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Court Marshal Who Razed Rechnik Is Killed

The court marshal who oversaw City Hall's controversial demolishment of the Rechnik neighborhood last year has been beaten to death with a metal pipe outside his home in southwestern Moscow.

Pavel Gorbunov, whose court-ordered actions infuriated residents of the cottage settlement in southwestern Moscow, was struck at least three times on the head at about 6 a.m. Tuesday as he walked to his car from his house on Borovskoye Shosse, the Investigative Committee said.

The unknown attacker fled with Gorbunov's briefcase and one of the three cell phones that he was carrying, the committee said in an online statement.

He also had Rolex watches and 500 euros in cash on him, Kommersant reported, citing police.

Gorbunov's body was found at 7:40 a.m. about 40 meters from his house, investigators said.

The motive for the killing was unclear Wednesday. Investigators said they were examining whether the attack was connected to Gorbunov's work or his private life.

The head of the Federal Court Marshals Service, Arthur Parfenchikov, praised Gorbunov as a top-notch court marshal and refused to speculate on why he had been attacked.

"He was one of the agency's most capable workers in Moscow," he said on the sidelines of a Justice Ministry roundtable.

Gorbunov, however, made enemies as he seized property from debtors and enforced other court rulings. Among those angry with him were no doubt the residents of Rechnik, which Yury Luzhkov's City Hall started razing in January 2010 after winning court decisions that the cottages were built there illegally.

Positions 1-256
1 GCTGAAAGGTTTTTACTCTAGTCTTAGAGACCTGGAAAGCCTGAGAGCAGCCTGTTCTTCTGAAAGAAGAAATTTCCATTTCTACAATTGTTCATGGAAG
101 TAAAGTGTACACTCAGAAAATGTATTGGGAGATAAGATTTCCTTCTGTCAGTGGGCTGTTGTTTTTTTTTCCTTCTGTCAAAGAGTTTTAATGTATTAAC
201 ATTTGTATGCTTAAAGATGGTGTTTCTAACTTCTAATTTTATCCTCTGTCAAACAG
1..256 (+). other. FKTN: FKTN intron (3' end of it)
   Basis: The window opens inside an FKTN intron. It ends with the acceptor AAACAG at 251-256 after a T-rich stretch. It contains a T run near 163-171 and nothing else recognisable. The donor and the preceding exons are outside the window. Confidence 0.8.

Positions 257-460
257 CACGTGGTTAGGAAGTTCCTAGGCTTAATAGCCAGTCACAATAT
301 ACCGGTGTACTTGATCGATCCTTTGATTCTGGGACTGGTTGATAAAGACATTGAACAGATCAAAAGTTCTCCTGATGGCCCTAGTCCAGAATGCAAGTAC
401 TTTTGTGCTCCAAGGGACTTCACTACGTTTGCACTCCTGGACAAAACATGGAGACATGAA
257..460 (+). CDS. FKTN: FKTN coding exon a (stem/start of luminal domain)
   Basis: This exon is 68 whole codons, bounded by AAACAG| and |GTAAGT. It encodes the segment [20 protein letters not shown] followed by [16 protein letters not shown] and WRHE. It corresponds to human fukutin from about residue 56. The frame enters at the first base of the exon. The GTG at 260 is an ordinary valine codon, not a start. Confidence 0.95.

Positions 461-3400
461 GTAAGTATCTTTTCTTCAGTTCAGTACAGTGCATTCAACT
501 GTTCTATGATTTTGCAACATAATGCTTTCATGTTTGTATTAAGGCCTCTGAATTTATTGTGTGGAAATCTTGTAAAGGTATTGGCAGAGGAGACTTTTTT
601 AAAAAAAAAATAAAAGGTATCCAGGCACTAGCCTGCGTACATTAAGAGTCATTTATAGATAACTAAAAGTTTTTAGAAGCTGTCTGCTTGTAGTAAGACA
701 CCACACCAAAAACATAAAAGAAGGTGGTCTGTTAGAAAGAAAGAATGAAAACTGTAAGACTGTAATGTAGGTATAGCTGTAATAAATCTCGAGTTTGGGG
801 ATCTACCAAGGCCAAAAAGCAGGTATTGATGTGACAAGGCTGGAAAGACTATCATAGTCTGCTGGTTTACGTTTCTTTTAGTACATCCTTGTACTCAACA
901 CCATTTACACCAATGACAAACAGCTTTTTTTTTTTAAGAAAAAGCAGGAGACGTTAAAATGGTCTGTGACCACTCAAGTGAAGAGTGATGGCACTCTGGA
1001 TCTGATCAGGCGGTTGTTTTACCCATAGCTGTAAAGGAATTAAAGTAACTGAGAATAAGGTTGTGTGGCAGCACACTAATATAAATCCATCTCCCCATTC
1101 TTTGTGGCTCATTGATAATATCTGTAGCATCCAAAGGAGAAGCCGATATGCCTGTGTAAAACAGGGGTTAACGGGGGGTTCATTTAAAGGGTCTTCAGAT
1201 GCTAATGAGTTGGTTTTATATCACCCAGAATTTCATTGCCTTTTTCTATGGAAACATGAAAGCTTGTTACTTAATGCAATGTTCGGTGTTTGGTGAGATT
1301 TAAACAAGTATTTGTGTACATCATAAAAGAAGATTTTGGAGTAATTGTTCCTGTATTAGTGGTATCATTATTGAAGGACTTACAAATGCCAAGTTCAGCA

Gorbunov also had been waging court battles against several companies, including banks and energy companies, that disagreed with his actions, RIA-Novosti reported.

While Gorbunov's death was not mentioned during the roundtable, Parfenchikov complained that court marshals responsible for escorting people under arrest are allowed to carry firearms but lack the status of law enforcement officers. He also said court marshals are not eligible for benefits and pensions like the police, causing many to quit after two to three years on the job.

"Our main problem is low salaries and status," he said.

He also said court orders for marshals to collect debts ranging from 1 kopek to 500 rubles from companies were not worth their time. "It is sad to order people to collect such miserable sums," he said.

Justice Minister Alexander Konovalov called for legislation Wednesday to control the country's growing number of collection agencies, which he said often work in a gray area in collecting debts.

Konovalov, who spoke at the roundtable and whose ministry oversees court marshals' work, said the activities of collection agencies hired by banks often "go too far."

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